Not all rabbis adopt so benign an approach. When dealing with the captured ceremonial objects such as candelabra, silver plates, wine goblets, Torah crowns, and all of the related paraphernalia used in a variety of Jewish rituals and holidays, we followed the same basic principles. Wherever possible, we tried to identify and locate the former owner and return the property. Where the property was damaged, we tried to repair it. This was sometimes even more difficult than repairing a scroll. Missing parts of ceremonial objects could be scattered among several different boxes. The experts we brought from Israel’s Bezalel Museum, two fine gentlemen named Shunami and Narkiss, searched long and diligently, trying to restore every object. In the end there were many broken pieces, including table silver and broken candlesticks, which were beyond repair and had to be considered as scrap metal. After long deliberation, in which other members of my executive staff participated, we found what seemed a good solution.

We shipped these broken bits of scrap silver to England where there was a well-reputed smelting company run by the Jewish Goldsmith family. They were instructed to melt down the objects so that the proceeds to be distributed by “The Joint” and the Jewish Agency for Israel to the most needy Nazi survivors. Soon thereafter, I sailed for New York to make my annual report to the JRSO Board of Directors. I was confident that I might receive their praise and possibly also their blessing. I learned that one should not count his blessings too soon.

I proudly reported to the Board about the work done in recovering Jewish properties, homes, businesses, art works, Torah scrolls, and silver ceremonial objects that had been returned to owners or made available to needy congregations. Board members smiled happily at the thought that, by listening to my report, they had vicariously participated in such noble work. I then detailed what had been done with the smelted scrap silver. Before I was quite through, a hand was being waved furiously by Rabbi Isaac Lewin, the respected head of the orthodox Union of American Hebrew Congregations. He rose slowly, glowered at me fiercely, and said in a trembling voice, “Do my ears believe me? Did I hear you say that you took these sacred Jewish objects, the last remnant of our murdered ancestors, and you sent them to a CREM-A-TORRIUM??” There was silence. Stunned, I stuttered that we had done the best we could under the circumstances. It was only many years later that I felt I had been forgiven by the Rabbi.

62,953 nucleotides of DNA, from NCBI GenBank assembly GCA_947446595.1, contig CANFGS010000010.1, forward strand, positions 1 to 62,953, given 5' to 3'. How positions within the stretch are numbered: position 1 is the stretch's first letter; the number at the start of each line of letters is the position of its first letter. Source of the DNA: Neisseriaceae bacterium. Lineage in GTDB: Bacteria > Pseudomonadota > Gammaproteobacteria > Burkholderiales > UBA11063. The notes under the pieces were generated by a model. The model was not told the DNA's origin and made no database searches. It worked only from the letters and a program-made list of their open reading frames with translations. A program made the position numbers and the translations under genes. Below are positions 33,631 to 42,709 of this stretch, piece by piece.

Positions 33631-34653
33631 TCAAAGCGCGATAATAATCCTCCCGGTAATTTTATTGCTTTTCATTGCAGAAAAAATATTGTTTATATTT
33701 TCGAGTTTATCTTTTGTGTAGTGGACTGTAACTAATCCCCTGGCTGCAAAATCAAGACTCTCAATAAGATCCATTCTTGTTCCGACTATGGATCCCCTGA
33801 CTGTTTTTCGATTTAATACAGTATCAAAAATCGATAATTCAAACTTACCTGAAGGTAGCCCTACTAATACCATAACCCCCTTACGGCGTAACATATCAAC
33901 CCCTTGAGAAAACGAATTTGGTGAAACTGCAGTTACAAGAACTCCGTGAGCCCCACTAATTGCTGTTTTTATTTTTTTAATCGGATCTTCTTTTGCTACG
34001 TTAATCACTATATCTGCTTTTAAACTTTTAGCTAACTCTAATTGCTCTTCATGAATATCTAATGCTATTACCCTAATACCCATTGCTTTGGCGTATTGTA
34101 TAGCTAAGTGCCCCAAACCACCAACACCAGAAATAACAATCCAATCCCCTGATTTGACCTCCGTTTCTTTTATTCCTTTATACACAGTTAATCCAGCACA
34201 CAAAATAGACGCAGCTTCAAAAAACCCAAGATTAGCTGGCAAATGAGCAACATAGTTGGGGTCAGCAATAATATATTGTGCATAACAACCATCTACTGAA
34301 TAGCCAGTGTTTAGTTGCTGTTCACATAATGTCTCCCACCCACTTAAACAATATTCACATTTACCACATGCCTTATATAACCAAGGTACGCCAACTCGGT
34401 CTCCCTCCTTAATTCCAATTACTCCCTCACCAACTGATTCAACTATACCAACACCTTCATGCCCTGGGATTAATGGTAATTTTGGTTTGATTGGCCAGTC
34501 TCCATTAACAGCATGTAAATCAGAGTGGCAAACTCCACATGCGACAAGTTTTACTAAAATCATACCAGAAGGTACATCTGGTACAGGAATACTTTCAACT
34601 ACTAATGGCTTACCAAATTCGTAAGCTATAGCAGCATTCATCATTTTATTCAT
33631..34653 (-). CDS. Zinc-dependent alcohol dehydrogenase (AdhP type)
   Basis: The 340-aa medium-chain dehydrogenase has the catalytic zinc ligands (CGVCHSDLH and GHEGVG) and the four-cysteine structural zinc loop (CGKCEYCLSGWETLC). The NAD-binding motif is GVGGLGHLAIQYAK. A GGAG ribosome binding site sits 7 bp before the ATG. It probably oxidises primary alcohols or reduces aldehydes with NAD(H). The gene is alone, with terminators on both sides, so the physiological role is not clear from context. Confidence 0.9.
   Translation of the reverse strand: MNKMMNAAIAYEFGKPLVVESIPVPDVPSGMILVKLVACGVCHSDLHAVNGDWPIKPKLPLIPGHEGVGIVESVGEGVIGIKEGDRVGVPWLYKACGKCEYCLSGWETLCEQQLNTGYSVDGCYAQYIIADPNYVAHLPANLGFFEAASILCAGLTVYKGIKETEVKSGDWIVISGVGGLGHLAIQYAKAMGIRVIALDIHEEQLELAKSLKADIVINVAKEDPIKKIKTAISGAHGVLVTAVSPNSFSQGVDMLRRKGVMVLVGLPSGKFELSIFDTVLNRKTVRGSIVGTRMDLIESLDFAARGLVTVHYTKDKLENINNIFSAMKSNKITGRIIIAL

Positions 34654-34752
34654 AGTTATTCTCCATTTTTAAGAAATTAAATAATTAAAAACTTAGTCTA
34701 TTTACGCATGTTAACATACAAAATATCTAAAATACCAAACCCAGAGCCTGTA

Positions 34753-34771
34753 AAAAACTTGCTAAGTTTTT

I recall another incident regarding sacred treasures. General Lucius Clay, the U.S. Military Governor in Germany, summoned me to Berlin. It appeared that a Jewish U.S. Army Chaplain, (I believe it was Captain Phillip Bernstein) had raided the warehouse in which the Germans had stored the most valuable Jewish religious books. Being a man who obviously believed in restitution, the Captain backed an army ambulance up to the warehouse and filled it with Nazi loot. He arranged to ship it to Israel on a refugee ship—probably also illegal—as a brave gesture of retaliatory justice.

It turned out that many of the volumes had belonged to an anti-Nazi Christian sect (I believe it was the Templars) who had acquired the sacred tomes lawfully long before the Nazis came to power. They wanted their property back. General Clay gave me an order that since I was in charge of Jewish restitution, I had better get those ancient books restituted back to their rightful non-Jewish anti-Nazi owners. He gave me a long list of the missing volumes. I promised to do the best I could.

On my next trip to Israel, I raised the restitution question with the appropriate government representatives. They were apologetic and promised to restore what had been erroneously taken, but unfortunately, the books had already been sent to the Hebrew University on Mt. Scopus, and even more unfortunately, that territory was in Arab hands. They promised to correct the error as soon as the military situation allowed. I reported the facts to General Clay. Nothing more could be done. What finally happened to the books, I do not know. I hope they were restored. I “kik vek!” I don’t ask!